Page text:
We were a bit let down when we found out that the supposedly range-topping Z370 chipset had missed out on some of the fancy new features in the H370, B360, and H310 chipsets. If you feel the same way, then you'll be delighted to hear that Intel's new Z390 chipset packs in all of those features, including native USB 3.1 Gen 2 and CNVi Wi-Fi support. A new chipset means new motherboards, and MSI is leading the charge with a grand total of ten boards for you to plant eighth- and ninth-gen Intel CPUs on.
Dedicated MSI fans are probably the only ones who will recall that MSI segments its gaming boards into "Enthusiast," "Performance," and "Arsenal" families. That's still true, but using full words is apparently way too old-school for MSI. Instead, the company has moved on to MEG, MPG, and MAG designations. In case it isn't obvious, I'll spell it out: those stand for MSI Enthusiast Gaming, MSI Performance Gaming, and MSI Arsenal Gaming.
The pick of the litter this time around is the MEG Z390 Godlike. As you would expect from a board with such a grandiose name, this board has every conceivable feature MSI could have possibly stuck on it. A purported 18-phase VRM feeds the CPU socket, fed by dual EPS connectors. In fact, "Dual" might be the theme for this board. There's a pair each of USB 3.1 Gen 2 and USB 3.0 front-panel headers. A pair of Killer Gigabit Ethernet controllers can be teamed with the Killer 1550 Wi-Fi AC adapter. Likewise, audio duties are handled by dual Realtek ALC1220 chips. Those feed into an ESS DAC-plus-amplifier combo and out to a 1/4" headphone jack.
In case three M.2 sockets isn't enough, the MEG Z390 Godlike includes an adapter to plug two more NVMe gumsticks into one of the board's four PCIe 3.0 x16 slots. An on-board OLED allows users to display custom graphics or view system settings in real time. Of course, the MEG Z390 Godlike has RGB LED lighting, but it also has an "infinity mirror" set up to give the illusion of a chasm lined with RGB LEDs over the power-delivery and I/O hardware. Finally, the MEG Z390 Godlike even includes an MSI Streaming Boost capture card.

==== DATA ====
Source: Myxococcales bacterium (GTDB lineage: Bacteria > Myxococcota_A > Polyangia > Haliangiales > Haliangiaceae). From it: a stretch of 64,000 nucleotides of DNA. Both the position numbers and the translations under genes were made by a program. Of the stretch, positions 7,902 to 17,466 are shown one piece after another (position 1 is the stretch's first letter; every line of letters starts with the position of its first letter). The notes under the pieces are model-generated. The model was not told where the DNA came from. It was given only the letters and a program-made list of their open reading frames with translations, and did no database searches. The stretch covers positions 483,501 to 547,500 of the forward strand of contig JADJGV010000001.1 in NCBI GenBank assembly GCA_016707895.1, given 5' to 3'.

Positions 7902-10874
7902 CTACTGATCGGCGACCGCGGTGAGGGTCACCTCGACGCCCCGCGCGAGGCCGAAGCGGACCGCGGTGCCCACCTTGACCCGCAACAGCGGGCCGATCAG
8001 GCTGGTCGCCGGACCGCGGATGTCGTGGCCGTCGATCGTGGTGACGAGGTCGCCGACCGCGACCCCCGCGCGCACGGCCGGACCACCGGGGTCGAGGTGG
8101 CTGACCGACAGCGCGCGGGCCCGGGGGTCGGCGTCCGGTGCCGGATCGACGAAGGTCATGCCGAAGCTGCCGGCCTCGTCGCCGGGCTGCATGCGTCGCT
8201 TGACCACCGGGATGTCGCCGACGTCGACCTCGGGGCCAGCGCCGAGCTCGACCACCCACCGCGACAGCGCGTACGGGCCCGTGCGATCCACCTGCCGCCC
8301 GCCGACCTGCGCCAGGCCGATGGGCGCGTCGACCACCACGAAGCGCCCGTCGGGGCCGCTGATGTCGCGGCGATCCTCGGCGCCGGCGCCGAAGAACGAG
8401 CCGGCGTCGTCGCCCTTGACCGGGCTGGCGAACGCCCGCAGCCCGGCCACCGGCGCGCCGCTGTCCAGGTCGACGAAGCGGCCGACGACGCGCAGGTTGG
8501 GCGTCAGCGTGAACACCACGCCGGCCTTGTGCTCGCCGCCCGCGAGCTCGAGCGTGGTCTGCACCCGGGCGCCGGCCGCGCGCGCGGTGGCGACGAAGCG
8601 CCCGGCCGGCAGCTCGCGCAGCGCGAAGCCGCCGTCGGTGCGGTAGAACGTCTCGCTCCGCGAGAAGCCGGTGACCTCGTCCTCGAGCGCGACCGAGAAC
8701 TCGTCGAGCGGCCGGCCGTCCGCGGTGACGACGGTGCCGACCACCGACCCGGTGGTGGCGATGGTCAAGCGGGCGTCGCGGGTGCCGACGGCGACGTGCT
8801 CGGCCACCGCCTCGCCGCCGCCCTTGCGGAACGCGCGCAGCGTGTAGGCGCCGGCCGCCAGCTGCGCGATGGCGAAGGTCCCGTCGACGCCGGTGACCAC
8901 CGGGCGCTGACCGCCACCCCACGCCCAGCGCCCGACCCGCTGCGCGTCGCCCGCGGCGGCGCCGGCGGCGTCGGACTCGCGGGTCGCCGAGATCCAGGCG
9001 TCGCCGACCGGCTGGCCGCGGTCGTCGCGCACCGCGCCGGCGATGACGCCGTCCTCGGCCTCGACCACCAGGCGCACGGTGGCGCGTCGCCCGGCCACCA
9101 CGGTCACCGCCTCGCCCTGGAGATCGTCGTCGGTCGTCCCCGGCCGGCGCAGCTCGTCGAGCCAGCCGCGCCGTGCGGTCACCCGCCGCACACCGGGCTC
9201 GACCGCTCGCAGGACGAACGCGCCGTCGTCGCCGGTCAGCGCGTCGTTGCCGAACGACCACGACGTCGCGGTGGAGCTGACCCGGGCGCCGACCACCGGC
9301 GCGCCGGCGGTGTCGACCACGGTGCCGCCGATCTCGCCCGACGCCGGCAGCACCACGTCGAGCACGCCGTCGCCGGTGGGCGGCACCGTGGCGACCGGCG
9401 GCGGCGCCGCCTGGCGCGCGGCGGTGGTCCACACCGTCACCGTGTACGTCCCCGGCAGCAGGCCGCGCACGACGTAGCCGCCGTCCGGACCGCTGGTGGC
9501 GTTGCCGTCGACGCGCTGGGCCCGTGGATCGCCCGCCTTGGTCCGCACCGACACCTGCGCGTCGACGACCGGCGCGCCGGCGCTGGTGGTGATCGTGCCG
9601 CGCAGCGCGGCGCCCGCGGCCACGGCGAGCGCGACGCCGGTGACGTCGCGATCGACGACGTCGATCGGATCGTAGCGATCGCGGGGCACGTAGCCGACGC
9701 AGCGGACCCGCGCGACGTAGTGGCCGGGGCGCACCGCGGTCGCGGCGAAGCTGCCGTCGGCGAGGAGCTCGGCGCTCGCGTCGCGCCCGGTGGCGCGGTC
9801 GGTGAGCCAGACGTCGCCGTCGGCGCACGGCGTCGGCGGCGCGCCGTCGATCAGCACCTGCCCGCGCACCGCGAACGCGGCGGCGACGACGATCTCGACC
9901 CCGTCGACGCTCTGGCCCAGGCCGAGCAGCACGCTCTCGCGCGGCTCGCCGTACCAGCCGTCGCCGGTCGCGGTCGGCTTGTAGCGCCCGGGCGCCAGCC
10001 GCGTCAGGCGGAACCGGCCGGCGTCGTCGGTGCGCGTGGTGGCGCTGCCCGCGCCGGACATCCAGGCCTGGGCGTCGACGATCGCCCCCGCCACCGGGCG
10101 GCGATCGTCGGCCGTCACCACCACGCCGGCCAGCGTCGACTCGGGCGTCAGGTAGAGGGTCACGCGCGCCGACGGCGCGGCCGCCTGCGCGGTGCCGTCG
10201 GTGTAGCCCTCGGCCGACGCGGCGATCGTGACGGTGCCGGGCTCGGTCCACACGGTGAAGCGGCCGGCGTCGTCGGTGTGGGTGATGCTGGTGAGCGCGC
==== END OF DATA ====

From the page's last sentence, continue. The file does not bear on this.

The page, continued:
If you want top performance but don't feel the need for divinity, you can step down to the MEG Z390 Ace. This is in large part a version of the MEG Z390 Godlike without all the extras. MSI shaved off most of the extra connectivity (like the 1/4" headphone jack and the second Ethernet connection), leaving us with a more typical high-end Intel motherboard. You still get three M.2 sockets, onboard 802.11ac Wi-Fi, a trio of metal-reinforced PCIe 3.0 x16 slots, and that fancy infinity mirror.
MSI's Performance Gaming series emphasizes visual style along with high performance, much like the supercars the company says it was inspired by. The MPG Z390 Gaming Pro Carbon will come in AC and non-AC flavors. The primary difference is the presence or absence of Wi-Fi. They actually come with more RGB LED accents than the MEG boards do, but don't have quite as much high-end connectivity. Of course, these being Z390 motherboards, you're still going to have native USB 3.1 Gen 2 and a couple of M.2 sockets.
The MPG Z390 Gaming Edge series takes a hit in the flashiness department (compared to the Carbon series), but makes up for it in versatility. These boards come in ATX, Micro-ATX, and Mini-ITX forms. Whichever you choose, you get Intel-powered Ethernet and Wi-Fi, as well as dual M.2 sockets and onboard USB Type-C ports. That's to say nothing of the RGB LED accents on the edges of the boards.
Folks who favor durability over glitz are no doubt familiar with MSI's Arsenal series. Now dubbed "MAG," the family is gaining two new boards: the MAG Z390 Tomahawk and MAG Z390M Mortar. MSI didn't have much to say just yet about the Micro-ATX Mortar board, but the Z390 Tomahawk has an industrial- or military-inspired visual design along with an unusually-fancy feature set. That board includes dual Gigabit Ethernet connections, three M.2 sockets, and an integrated I/O shield.
Finally, MSI announced that at least one Z390-based motherboard is joining its Pro family: the Z390-A Pro. The Pro family of boards usually has no-nonsense models focused on utilitarian design. If you just absolutely loathe RGB LEDs, this will probably be the board you'll want to look at. It has an Intel-powered Gigabit Ethernet controller, a Realtek ALC892 audio codec, and a single M.2 slot.
MSI says all of these boards are available now, so keep an eye out for them at your favorite retailer.